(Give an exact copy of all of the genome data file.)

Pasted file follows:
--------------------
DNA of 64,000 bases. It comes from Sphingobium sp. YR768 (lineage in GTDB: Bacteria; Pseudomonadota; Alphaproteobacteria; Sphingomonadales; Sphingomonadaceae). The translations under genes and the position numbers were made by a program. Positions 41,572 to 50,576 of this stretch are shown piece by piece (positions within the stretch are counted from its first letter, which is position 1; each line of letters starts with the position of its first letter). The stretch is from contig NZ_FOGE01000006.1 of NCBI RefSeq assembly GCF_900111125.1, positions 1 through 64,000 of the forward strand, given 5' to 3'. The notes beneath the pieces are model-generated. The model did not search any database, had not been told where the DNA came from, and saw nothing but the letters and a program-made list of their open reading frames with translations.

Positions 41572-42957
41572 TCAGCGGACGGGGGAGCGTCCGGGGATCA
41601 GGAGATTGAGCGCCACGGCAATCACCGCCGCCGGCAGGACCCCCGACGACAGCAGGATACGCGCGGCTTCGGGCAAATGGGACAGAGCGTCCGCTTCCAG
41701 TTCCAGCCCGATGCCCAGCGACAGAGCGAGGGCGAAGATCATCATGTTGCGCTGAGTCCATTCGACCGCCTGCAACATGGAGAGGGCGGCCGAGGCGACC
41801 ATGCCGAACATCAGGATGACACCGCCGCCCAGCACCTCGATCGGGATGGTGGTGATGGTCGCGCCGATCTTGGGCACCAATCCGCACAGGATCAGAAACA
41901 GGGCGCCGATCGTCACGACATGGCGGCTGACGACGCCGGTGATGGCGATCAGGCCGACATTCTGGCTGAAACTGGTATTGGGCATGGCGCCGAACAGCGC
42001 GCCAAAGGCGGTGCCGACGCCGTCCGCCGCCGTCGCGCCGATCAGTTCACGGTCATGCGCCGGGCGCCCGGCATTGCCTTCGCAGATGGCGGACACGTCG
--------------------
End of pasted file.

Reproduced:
DNA of 64,000 bases. It comes from Sphingobium sp. YR768 (lineage in GTDB: Bacteria; Pseudomonadota; Alphaproteobacteria; Sphingomonadales; Sphingomonadaceae). The translations under genes and the position numbers were made by a program. Positions 41,572 to 50,576 of this stretch are shown piece by piece (positions within the stretch are counted from its first letter, which is position 1; each line of letters starts with the position of its first letter). The stretch is from contig NZ_FOGE01000006.1 of NCBI RefSeq assembly GCF_900111125.1, positions 1 through 64,000 of the forward strand, given 5' to 3'. The notes beneath the pieces are model-generated. The model did not search any database, had not been told where the DNA came from, and saw nothing but the letters and a program-made list of their open reading frames with translations.

Positions 41572-42957
41572 TCAGCGGACGGGGGAGCGTCCGGGGATCA
41601 GGAGATTGAGCGCCACGGCAATCACCGCCGCCGGCAGGACCCCCGACGACAGCAGGATACGCGCGGCTTCGGGCAAATGGGACAGAGCGTCCGCTTCCAG
41701 TTCCAGCCCGATGCCCAGCGACAGAGCGAGGGCGAAGATCATCATGTTGCGCTGAGTCCATTCGACCGCCTGCAACATGGAGAGGGCGGCCGAGGCGACC
41801 ATGCCGAACATCAGGATGACACCGCCGCCCAGCACCTCGATCGGGATGGTGGTGATGGTCGCGCCGATCTTGGGCACCAATCCGCACAGGATCAGAAACA
41901 GGGCGCCGATCGTCACGACATGGCGGCTGACGACGCCGGTGATGGCGATCAGGCCGACATTCTGGCTGAAACTGGTATTGGGCATGGCGCCGAACAGCGC
42001 GCCAAAGGCGGTGCCGACGCCGTCCGCCGCCGTCGCGCCGATCAGTTCACGGTCATGCGCCGGGCGCCCGGCATTGCCTTCGCAGATGGCGGACACGTCG